However, he does concede that inept management of star affairs, dates or media briefings can play havoc with anyone's career and an efficient manager is an essential aide to climb “ladders of success”.
Unlike many of his ilk who wanted to act, Nath came from Punjab to produce a film.
Hailing from a well-to-do landlord family of Hoshiarpur, he had adequate money as well as educational competence and felt confident that he could give shape to his cinematic vision. However, after several years brought nothing except a dwindling purse and loads of experience, Nath changed tracks when the then reigning star Ranjeeta sought his assistance to sort out her date problems.
Despite launching several prominent achievers like Ranjeeta, Madhuri Dixit, Anil Kapoor, Shilpa Shirodkar, Namrata Shirodkar, Adnan Sami, Kangana Ranaut and Sukhwinder Singh into the stellar orbit, Nath downplays his own contribution as a star maker.
He hates being dubbed as a mentor since “my relationship is like a family member who is concerned about a dear one's growth”. Kariya too opines that “networking may be important for obtaining work, yet destiny alone ensures an artiste's popularity and success.”
Both Nath and Kariya assert that a long association between an artiste and the manager leads to strong bonds of faith and understanding.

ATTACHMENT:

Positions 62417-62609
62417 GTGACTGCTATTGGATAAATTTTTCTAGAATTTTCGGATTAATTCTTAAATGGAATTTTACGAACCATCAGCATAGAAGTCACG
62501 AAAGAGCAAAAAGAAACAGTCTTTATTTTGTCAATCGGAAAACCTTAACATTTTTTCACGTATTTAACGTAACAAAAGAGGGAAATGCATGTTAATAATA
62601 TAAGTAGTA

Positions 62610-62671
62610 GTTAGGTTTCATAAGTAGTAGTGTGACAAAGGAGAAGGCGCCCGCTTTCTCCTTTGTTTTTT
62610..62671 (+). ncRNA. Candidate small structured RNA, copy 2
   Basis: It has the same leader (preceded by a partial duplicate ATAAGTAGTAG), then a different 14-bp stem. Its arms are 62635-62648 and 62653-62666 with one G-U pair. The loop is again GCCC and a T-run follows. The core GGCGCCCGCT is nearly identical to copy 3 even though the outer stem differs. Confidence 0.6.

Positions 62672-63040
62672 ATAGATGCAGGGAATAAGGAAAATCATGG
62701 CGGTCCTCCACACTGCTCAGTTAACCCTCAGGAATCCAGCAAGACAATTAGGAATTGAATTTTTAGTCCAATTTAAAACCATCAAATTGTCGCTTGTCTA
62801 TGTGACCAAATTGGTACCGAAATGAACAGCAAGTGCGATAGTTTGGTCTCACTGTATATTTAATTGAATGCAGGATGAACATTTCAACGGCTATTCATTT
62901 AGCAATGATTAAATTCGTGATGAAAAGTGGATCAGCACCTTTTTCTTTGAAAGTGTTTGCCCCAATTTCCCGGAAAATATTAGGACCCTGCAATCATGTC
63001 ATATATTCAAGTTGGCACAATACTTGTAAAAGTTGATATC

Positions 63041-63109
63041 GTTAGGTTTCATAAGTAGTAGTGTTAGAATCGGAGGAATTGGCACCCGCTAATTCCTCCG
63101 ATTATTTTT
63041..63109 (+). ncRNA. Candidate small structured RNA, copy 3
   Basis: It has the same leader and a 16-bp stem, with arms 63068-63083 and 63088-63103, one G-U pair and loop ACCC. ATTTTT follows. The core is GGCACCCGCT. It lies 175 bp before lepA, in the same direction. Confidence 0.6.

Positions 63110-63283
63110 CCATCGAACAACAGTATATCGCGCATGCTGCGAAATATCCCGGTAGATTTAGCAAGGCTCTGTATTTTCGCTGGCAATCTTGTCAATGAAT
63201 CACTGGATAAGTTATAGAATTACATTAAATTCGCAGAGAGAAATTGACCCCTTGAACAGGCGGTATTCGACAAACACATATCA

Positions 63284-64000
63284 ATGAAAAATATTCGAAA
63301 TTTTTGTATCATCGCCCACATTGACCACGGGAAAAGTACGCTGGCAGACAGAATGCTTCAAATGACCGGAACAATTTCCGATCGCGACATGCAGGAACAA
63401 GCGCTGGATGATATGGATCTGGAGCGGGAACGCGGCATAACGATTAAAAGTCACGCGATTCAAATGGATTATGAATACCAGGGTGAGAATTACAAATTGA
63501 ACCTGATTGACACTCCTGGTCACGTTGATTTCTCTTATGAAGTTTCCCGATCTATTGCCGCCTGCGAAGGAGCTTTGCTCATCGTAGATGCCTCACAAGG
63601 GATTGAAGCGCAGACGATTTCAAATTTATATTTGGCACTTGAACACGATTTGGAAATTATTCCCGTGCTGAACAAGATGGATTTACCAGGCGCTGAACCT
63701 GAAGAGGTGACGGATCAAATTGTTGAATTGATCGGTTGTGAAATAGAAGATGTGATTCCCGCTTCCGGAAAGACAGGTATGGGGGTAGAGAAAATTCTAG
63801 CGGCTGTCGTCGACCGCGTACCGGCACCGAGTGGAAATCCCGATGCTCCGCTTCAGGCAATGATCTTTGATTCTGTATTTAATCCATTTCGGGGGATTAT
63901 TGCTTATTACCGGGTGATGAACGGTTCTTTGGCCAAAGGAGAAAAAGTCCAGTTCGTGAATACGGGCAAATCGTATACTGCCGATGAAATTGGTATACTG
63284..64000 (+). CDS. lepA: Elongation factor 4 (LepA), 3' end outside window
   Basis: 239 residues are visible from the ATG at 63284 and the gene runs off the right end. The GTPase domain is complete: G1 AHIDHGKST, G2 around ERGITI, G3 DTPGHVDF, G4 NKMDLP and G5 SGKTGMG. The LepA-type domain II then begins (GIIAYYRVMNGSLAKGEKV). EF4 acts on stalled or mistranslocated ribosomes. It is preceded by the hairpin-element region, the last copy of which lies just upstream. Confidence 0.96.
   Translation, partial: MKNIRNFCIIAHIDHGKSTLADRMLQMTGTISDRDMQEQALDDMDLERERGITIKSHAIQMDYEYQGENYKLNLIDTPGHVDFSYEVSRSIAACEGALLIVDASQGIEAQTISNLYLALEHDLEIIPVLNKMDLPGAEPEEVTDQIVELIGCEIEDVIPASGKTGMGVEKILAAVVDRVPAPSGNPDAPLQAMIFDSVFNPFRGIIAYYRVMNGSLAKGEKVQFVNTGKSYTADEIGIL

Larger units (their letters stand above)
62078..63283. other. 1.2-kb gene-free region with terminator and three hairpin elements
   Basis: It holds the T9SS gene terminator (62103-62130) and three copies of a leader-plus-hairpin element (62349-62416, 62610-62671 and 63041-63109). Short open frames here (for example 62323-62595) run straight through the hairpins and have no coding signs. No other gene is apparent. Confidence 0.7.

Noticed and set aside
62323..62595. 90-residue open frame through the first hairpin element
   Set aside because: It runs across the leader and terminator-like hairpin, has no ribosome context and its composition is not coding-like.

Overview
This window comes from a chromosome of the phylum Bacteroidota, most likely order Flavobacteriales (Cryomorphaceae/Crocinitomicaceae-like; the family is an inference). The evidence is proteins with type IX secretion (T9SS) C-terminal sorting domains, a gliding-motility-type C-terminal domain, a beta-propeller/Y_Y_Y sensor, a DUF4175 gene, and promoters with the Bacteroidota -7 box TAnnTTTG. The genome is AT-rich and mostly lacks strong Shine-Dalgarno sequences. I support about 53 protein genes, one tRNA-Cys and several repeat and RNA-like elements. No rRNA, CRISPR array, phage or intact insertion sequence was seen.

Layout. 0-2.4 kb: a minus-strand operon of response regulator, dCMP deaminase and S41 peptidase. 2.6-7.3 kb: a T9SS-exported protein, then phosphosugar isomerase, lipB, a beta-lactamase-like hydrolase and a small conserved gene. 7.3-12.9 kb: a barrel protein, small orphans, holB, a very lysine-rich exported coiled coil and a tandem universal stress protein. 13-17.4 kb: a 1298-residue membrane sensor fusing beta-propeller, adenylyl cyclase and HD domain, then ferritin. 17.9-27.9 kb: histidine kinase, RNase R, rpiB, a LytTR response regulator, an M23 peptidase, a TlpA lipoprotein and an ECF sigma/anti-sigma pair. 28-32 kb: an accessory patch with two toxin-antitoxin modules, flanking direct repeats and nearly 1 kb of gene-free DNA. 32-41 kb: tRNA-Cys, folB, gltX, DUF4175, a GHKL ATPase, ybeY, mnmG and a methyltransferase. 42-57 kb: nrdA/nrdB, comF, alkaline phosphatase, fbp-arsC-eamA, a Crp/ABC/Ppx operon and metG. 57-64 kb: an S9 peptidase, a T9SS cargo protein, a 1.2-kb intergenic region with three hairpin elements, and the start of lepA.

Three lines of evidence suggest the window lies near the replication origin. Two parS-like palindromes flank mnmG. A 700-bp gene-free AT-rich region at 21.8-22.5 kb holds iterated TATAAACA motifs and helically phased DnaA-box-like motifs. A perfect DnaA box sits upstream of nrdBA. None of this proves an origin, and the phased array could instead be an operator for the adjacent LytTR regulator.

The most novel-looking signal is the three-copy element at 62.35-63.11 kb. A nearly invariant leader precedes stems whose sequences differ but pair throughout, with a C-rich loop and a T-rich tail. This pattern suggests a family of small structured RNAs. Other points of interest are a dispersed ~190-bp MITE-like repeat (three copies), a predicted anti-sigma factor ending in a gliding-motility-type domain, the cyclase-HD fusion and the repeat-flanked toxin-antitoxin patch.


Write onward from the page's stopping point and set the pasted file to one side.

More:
Shared confidences as well as vicissitudes of struggle bring not just greater appreciation of efforts but also mutual dependence that goes beyond words.
Both managers confess that their star clients are now “dear relatives” and their interactions are well beyond the scope of price tags.
Just as Govinda and Akshay still credit Kariya for inspiring them during their lean phases, Kariya acknowledges Ronit Roy's benevolence in issuing a blank cheque to doctors for best possible treatment of Kariya's brain haemorrhage in the past.
And though Madhuri certainly holds a special place in Nath's family, Shilpa and Anil Kapoor too have been his pillars of strength in adversity.
It is precisely for this reason that the two veterans feel that modern PR firms can never replace the care and attention of an evolved secretary as they are insensitive to personal traits and preferences of an artiste.
While Nath feels modern stars are over estimating the reach and competence of corporate PR firms, Kariya is horrified that “most stars pay for media inserts or page three stories, without realising that PR firms are making them lose their exclusivity.”
Nath believes lack of an emotional bond does not augur well for future since “corporate PR firms keep people in news but do not add to their intrinsic value”. Perhaps these are pointers of the changing times we live in but with sensitive people like Raju Kariya and Rakesh Nath gradually fading in number, is it any wonder that Bollywood ‘stars' are losing their sheen faster than ever before ?